The book itself is great to read. I really love cook books that include stories about each dish as I love to flick through them so this book was perfect. I like the fact that unlike most cook books which are split into sections based on meals or seasons, this one is split into moods and occasions. It does start with a really substantial breakfast section but there's also chapters for feasts to share with friends, food to cook for a date, soul food for when you're feeling down and light bites for Summer evenings. Each chapter also has its own pudding section. The book is interspersed with pictures, stories and Rosie's own scribbles and annotations. A lovely touch is her 'munching maps' and tips, which are really helpful

I have to admit that despite having had this book for a while now, I haven't actually made very much out of it. It's not that I don't want to, but I do find that alot of it requires ingredients that may be available in abudance to Brixton-based Rosie, but are hard to hunt down otherwise. Some of the recipes also contain quite a lot of ingredients and can be time consuming. Having said that, the recipes I have tried have been really tasty and innovative. The lettuce soup with feta was lovely and cleansing, the marmalade breakfast muffins moist and moreish and the herby homemade pasta sheets were silky and delicious.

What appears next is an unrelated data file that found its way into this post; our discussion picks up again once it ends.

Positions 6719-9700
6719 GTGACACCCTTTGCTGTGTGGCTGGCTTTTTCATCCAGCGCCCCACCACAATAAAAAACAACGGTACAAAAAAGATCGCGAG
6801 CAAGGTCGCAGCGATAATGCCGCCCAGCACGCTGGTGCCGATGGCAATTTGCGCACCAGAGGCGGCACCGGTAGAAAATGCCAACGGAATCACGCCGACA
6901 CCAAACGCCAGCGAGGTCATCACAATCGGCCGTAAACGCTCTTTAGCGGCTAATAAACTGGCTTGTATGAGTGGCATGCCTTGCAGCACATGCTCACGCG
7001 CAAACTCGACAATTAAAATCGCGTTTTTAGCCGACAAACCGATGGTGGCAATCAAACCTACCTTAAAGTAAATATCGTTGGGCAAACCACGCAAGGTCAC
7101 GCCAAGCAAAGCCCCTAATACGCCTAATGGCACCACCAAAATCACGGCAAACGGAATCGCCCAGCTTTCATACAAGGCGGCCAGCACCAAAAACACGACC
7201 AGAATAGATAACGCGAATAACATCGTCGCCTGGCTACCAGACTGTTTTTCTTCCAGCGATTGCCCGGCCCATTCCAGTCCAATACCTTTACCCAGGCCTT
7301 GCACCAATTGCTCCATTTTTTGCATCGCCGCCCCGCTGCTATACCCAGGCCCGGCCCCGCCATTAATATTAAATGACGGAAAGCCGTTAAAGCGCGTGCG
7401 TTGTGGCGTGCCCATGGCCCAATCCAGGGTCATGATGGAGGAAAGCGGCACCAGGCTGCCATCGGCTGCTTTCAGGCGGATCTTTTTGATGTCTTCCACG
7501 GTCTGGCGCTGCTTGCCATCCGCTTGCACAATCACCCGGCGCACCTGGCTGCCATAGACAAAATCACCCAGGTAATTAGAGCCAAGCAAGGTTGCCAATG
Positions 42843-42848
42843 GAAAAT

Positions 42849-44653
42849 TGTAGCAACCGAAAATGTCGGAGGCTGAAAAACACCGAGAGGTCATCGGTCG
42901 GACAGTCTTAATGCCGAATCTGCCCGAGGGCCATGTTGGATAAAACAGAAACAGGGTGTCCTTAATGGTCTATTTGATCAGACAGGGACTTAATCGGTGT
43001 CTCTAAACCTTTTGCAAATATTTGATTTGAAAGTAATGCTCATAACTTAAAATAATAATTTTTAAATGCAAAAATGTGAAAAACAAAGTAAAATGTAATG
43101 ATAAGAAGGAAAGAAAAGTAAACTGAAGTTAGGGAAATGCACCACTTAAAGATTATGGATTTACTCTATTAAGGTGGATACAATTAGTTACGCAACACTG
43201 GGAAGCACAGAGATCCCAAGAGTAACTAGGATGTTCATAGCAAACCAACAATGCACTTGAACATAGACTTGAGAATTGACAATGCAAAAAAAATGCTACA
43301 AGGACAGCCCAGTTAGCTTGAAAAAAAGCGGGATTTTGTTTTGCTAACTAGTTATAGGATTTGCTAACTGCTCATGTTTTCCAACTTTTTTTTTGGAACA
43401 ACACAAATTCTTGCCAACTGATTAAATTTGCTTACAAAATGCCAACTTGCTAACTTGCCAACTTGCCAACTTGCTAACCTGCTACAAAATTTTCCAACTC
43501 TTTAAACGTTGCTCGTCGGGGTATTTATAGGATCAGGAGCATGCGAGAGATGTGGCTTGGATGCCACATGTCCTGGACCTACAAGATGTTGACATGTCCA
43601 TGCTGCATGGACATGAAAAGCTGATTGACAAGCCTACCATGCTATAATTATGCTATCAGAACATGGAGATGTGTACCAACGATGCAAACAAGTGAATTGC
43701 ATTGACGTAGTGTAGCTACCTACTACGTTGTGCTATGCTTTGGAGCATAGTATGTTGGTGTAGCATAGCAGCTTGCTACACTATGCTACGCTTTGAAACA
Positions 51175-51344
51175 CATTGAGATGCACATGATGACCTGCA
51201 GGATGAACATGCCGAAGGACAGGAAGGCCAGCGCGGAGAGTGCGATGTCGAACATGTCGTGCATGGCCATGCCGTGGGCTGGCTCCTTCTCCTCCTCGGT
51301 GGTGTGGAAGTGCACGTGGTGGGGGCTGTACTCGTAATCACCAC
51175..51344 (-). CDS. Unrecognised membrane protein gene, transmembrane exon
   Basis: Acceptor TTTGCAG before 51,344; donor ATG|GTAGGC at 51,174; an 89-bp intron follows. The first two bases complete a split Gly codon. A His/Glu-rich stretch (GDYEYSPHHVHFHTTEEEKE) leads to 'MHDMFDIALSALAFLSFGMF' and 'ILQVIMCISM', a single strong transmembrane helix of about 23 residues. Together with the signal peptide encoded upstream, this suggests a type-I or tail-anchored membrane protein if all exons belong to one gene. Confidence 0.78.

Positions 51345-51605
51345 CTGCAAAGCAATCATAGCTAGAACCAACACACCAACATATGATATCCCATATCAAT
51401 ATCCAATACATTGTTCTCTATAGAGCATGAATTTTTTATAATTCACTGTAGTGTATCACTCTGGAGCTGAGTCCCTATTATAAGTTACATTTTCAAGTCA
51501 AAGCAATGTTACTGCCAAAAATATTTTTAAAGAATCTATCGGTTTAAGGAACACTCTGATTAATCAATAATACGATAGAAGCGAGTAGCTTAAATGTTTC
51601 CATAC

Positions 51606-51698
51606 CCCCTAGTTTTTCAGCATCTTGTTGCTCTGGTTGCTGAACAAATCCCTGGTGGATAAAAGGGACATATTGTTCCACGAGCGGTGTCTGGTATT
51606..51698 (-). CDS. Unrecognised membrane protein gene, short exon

If you're looking for a cook book with a bit of a twist and a light hearted, chatty tone then this is perfect. Be prepared to have to visit a few specialist shops or order some ingredients in if you don't live in an area where they're easily available.
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15 of 17 people found the following review helpful By Ms. J. L. Hughes on 15 Jun 2009
Format: Paperback
I read about Rosie's cafe in a newspaper article and couldn't wait to get the book. It doesn't disappoint. The recipes look scrummy and nothing is pretentious in the slightest. It's quite a retro book, with loads of photographs of friends and the way Rosie has scribbled mind maps throughout the book adds to the laid back character. As soon as I got the book I attempted a recipe straight away. I was never a good cake maker but couldn't resist the Victoria sponge with strawberries and cream.......It was delicious and so easy to follow. I'll definately be making more cakes from this book. It seriously is the coolest book ever!!